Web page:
• Want to have some fun? Go back and watch the game film, and only watch Marcell Dareus. Killing people is probably an understatement. It didn't show up in the final stat line because Georgia State was getting the ball out quickly, but most of the night the Georgia State offensive line could barely even engage Dareus, much less actually block him. 
  • The starting defense stayed in the game a good bit longer than the offensive starters, with the entire starting defense playing the first series of the second half. Much like with the offensive line, I think it's clear that this unit needs every rep it can get at this point, and the garbage time snaps against Georgia State were just a way of doing that. On the whole they played well -- how could they not given the quality of opponent? -- but when everyone decides in the eleventh game of the year that we don't need to cover the tight end on the opening play of the game, obviously you still have a lot of issues to work through.
  • No one will ever accuse Eddie Lacy of being a natural runner at the tailback position -- he's pretty much the antithesis of a natural runner in every way -- but it's hard to dismiss his raw talent and clearly his upside is amazing. Given the quality of coaching that he will continue to receive in the coming years, it's hard to see him not becoming a star before he leaves Tuscaloosa.
  • Dear Star Jackson, 'tis better to be depth chart fodder on a defending national championship team than it is to be depth chart fodder on a Division 1-AA team. I know some people think he may transfer back into Division 1-A after the season, but while he clearly has some talent it's admittedly a bit hard to see many programs taking a chance on him at this point. Kenny Rogers is really going to have to work his magic on this one if he wants out of Atlanta.
  • Cade Foster occasionally boots a few kicks that would make Jamie Christensen proud, but it's hard to doubt his raw leg strength or the fact that he is apparently coming along nicely. He nailed the 49-yard field goal that was negated by the delay of game, and narrowly missed the 54-yard field goal that followed. That final kick could have probably been good from at least 60. If he can continue to hone his mechanics, in time he'll be one of the better kickers around.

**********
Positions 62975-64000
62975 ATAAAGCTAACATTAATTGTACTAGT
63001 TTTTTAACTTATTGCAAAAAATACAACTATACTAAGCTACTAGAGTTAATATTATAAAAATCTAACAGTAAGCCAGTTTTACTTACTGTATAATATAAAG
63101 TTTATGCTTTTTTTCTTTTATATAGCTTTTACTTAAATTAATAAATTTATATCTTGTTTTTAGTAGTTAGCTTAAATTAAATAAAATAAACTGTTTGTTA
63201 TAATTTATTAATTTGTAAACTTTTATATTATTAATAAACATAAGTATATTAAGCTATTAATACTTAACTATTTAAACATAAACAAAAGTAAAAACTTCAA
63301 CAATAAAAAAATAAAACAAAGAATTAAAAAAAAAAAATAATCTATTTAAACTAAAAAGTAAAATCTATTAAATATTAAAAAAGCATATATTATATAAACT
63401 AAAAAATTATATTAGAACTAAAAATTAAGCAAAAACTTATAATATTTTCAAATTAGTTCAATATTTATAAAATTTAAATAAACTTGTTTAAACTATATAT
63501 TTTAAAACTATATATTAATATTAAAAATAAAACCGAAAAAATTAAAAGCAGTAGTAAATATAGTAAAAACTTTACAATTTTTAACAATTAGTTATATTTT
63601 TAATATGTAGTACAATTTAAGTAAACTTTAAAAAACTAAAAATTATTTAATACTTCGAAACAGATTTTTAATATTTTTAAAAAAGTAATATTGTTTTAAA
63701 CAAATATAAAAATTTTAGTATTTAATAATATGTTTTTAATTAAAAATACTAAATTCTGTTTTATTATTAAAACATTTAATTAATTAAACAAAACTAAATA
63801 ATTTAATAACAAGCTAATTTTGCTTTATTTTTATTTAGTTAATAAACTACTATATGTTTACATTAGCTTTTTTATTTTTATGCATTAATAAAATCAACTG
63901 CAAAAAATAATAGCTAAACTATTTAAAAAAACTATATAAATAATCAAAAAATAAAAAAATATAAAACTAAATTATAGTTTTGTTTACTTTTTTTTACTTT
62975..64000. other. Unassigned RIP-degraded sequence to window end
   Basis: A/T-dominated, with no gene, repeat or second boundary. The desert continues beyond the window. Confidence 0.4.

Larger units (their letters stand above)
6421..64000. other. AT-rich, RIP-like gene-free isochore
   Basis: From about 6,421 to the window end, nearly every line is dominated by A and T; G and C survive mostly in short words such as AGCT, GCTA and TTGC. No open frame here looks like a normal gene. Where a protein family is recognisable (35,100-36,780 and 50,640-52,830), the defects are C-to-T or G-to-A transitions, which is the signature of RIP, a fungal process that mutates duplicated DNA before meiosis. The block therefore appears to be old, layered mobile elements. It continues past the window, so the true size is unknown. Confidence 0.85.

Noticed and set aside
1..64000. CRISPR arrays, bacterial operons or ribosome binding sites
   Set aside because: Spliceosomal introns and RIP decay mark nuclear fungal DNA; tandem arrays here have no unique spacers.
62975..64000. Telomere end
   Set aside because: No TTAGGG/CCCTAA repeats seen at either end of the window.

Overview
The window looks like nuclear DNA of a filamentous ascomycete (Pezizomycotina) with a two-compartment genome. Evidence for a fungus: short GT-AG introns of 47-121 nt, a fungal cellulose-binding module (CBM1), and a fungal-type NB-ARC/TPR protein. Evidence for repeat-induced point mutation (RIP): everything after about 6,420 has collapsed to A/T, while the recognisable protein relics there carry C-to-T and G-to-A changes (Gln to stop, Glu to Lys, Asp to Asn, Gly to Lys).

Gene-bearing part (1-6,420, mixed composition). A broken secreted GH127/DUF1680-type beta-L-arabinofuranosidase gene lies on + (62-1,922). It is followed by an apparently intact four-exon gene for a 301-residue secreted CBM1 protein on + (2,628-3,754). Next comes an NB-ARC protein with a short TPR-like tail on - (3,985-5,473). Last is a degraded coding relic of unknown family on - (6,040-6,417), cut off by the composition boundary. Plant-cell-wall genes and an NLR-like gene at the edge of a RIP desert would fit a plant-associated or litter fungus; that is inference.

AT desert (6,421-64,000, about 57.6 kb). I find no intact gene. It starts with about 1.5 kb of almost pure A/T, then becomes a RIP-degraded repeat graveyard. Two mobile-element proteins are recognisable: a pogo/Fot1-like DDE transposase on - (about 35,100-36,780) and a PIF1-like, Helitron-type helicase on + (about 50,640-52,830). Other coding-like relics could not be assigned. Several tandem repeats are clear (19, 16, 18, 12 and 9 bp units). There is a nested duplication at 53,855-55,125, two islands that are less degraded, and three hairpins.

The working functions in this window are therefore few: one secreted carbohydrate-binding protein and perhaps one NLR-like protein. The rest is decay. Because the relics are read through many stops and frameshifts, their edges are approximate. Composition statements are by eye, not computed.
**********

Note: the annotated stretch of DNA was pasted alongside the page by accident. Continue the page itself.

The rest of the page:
• The back-to-back kick-off returns by Georgia State in the second quarter were a vivid example of both the potential risks and rewards of having Cade Foster be so active on the kick coverage unit. On the first return, Foster forced a fumble that was recovered by Alabama to avert an otherwise successful return. On the second return, however, Foster got sucked up inside and when the rest of the kick coverage broke down the Georgia State returner was off to the races. That's the risk / reward... by having Foster so active you end up making a lot of plays with your special teams unit that would otherwise not be made so far down the field, but if you do have a legitimate breakdown on your coverage team then the returner is likely headed for the end zone because there is no one playing safety to clean things up or even force the returner back into the heart of the pursuit.
  • Want to know how weird of a night this was? Robert Ezell, a walk-on wide receiver whose previous claim to fame was his Nick Saban impersonation, played quarterback. Literally no less than fifteen walk-ons earned letters. In the fourth quarter, every single player on the field was a white kid, undoubtedly the first time that has happened in decades. And it all happened on a Thursday night. Against a former 'Bama coach. Bottom line, this was a weird one, and it's probably going to be a very long time before you see another game like this one.
  • All in all, this one was the shellacking that we all expected, so be happy that we didn't have any injuries and that the obligatory cupcake is out of the way. In all honesty, we've all been focusing on the Iron Bowl since the scoreboard clock read 00:00 on the Mississippi State game, and with the Georgia State game going into the history books, now all eyes can officially turn to Auburn.